The Heart’s Time


Janet Morley called her book of poetry for Lent and Holy Week, “The Heart’s Time,” and it truly is.  Lent and this Holy Week especially invite us to concentrate on what our heart really longs for, needs, desires and craves.  At the very deepest part of ourselves we long for love and belonging, and at the very deepest part of that deep place we know the love we so urgently seek is more than we can find in another human being.

Holy Week is especially the time for the heart but it is so easy to let it pass by without receiving even a little of what it has to offer.  Over and over again I see people bypassing the cross of Good Friday and moving to the jollity of Easter Day – and I say “jollity” rather than joy because you don’t get what Easter Day is really about without Good Friday – you don’t get the joy of new life in Christ, which is more than anything, the knowledge that God loves you right to the bottom of that deep down place – unless you see that love fully exposed on the cross.

Of course, it is totally understandable, to want to avoid the cross and its horrors.  We all know the temptation to turn away from bad news stories in the media, particularly those which are full of suffering.  The cross is utterly horrific.  No one denies that.  But the extraordinary thing about Christ crucified is that as you gaze on the figure you are taken to another level, a deeper level.  You go past the outside and see the point of the whole thing.  The cross connects heaven and earth in its vertical line.  The arms of Jesus stretched out on the horizontal beams embrace all the earth.  Jesus himself is the faithful human one who never turns away from God, who never turns away from us.  He allows us for the first and only time to see what it might mean to be truly human, as God intended us to be; in perfect loving and trusting relation to him; resting in his care for us.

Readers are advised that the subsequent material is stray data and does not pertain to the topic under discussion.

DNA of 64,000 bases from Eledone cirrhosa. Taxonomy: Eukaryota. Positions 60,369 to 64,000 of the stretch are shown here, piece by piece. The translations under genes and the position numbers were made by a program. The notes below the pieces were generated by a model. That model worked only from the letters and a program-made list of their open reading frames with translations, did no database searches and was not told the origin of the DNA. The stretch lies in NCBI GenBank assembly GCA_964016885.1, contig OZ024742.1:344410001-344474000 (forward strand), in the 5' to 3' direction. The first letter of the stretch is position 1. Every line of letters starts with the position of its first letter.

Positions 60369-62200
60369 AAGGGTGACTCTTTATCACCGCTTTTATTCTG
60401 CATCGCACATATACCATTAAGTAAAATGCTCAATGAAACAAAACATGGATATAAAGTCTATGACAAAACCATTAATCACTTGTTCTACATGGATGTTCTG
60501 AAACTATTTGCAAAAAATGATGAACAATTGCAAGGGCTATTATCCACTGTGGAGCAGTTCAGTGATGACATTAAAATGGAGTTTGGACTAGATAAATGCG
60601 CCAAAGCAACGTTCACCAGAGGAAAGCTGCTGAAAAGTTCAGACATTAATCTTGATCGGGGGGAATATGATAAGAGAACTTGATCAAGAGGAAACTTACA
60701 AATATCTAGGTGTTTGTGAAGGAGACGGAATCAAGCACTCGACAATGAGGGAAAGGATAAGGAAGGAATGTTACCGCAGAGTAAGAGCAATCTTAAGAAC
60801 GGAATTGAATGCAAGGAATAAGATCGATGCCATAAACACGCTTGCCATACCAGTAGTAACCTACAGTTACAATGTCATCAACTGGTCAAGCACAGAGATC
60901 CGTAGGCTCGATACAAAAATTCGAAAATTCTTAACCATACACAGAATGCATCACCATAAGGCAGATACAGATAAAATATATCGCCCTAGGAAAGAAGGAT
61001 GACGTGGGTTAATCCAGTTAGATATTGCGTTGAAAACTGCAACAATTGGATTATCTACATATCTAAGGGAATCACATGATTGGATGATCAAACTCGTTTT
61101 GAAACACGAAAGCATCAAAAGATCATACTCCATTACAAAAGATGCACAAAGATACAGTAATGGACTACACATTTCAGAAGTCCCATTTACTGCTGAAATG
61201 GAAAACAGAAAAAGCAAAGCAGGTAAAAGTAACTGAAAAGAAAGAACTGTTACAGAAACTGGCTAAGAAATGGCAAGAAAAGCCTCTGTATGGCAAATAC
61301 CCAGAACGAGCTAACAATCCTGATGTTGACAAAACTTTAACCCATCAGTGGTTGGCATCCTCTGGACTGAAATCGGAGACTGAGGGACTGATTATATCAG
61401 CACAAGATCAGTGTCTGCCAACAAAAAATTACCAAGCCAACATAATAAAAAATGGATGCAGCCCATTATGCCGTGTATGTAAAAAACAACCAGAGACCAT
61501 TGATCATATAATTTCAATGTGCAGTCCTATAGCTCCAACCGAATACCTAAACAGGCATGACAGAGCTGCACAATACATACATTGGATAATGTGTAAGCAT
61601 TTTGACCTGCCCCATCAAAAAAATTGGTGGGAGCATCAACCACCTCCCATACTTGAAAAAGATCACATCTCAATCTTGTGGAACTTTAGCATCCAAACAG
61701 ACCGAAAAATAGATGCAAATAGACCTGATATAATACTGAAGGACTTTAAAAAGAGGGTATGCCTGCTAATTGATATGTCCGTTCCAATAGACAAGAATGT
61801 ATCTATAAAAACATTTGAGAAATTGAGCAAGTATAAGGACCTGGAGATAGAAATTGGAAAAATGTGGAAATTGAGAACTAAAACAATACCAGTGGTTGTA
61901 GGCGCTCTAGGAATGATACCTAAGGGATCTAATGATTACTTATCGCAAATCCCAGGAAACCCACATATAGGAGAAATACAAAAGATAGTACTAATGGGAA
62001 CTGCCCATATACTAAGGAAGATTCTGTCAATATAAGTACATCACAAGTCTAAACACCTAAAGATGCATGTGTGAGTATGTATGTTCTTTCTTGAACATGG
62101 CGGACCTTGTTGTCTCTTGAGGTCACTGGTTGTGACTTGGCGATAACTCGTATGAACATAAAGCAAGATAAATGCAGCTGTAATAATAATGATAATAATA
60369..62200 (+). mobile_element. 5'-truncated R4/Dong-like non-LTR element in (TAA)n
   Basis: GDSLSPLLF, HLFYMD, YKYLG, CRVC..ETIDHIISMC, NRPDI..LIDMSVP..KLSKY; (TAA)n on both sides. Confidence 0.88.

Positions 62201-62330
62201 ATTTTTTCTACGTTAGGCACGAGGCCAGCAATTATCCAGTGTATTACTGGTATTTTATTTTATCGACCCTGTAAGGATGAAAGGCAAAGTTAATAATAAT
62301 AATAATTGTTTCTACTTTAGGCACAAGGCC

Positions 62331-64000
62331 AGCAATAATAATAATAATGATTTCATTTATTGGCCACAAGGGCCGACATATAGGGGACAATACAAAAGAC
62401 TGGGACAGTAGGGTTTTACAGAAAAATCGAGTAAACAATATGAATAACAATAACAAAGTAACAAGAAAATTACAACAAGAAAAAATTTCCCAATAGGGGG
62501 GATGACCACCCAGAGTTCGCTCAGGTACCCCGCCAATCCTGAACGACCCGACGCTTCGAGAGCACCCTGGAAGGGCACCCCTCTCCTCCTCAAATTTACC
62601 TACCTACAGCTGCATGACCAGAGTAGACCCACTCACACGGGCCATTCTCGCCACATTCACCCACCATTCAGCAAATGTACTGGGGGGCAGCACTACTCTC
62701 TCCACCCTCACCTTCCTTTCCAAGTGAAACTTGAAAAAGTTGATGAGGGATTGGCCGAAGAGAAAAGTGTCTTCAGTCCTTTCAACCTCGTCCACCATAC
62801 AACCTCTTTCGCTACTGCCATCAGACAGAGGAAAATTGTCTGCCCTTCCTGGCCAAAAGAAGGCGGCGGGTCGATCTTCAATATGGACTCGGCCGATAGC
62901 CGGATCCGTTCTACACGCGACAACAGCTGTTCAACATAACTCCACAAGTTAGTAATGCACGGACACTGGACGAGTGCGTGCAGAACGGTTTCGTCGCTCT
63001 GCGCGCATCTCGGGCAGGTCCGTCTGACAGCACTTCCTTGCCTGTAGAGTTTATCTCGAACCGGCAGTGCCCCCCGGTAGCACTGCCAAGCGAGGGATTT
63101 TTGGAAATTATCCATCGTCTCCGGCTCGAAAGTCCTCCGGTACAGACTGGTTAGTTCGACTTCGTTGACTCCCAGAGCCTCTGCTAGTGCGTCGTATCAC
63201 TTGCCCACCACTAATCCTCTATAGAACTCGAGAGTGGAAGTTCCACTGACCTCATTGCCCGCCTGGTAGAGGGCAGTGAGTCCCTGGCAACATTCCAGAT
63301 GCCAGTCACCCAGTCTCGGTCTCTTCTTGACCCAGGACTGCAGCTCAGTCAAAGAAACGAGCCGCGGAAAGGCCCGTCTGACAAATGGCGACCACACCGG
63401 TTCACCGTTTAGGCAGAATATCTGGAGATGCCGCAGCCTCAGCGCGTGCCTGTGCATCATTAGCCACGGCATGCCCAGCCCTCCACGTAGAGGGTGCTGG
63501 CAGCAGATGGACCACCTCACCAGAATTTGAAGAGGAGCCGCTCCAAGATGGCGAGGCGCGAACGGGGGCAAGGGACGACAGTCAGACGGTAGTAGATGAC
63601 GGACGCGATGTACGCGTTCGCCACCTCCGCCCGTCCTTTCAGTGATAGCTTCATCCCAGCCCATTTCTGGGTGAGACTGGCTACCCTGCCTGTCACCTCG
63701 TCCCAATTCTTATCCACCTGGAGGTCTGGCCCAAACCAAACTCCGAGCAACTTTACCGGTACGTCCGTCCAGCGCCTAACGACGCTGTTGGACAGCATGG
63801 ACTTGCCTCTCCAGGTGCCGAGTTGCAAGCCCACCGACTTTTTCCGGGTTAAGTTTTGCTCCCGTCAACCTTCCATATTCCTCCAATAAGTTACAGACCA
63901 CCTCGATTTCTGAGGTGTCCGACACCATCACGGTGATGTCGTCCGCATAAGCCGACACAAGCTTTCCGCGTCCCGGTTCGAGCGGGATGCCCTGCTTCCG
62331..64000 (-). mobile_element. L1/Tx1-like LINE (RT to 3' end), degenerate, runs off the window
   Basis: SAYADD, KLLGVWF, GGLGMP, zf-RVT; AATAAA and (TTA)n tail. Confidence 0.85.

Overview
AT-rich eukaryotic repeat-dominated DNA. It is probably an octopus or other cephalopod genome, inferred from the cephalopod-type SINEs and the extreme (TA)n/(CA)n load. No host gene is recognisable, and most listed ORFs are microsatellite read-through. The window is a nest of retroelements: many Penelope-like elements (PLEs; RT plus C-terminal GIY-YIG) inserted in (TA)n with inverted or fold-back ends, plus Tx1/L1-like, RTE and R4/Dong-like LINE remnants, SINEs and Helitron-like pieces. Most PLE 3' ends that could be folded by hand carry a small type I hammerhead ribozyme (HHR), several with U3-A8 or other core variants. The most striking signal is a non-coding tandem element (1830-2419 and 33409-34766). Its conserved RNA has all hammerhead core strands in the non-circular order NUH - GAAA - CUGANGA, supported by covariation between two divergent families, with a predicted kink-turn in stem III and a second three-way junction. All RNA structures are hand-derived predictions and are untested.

Jesus is raised on the cross and we are invited to gaze on him to see that which only the heart can see, love made perfect, love that tells us who God is, love that at last rescues us from fear and separation, love that forgives us because it can do no other.

All this – and so much more – is missed, if we only want the jollity of Easter Day.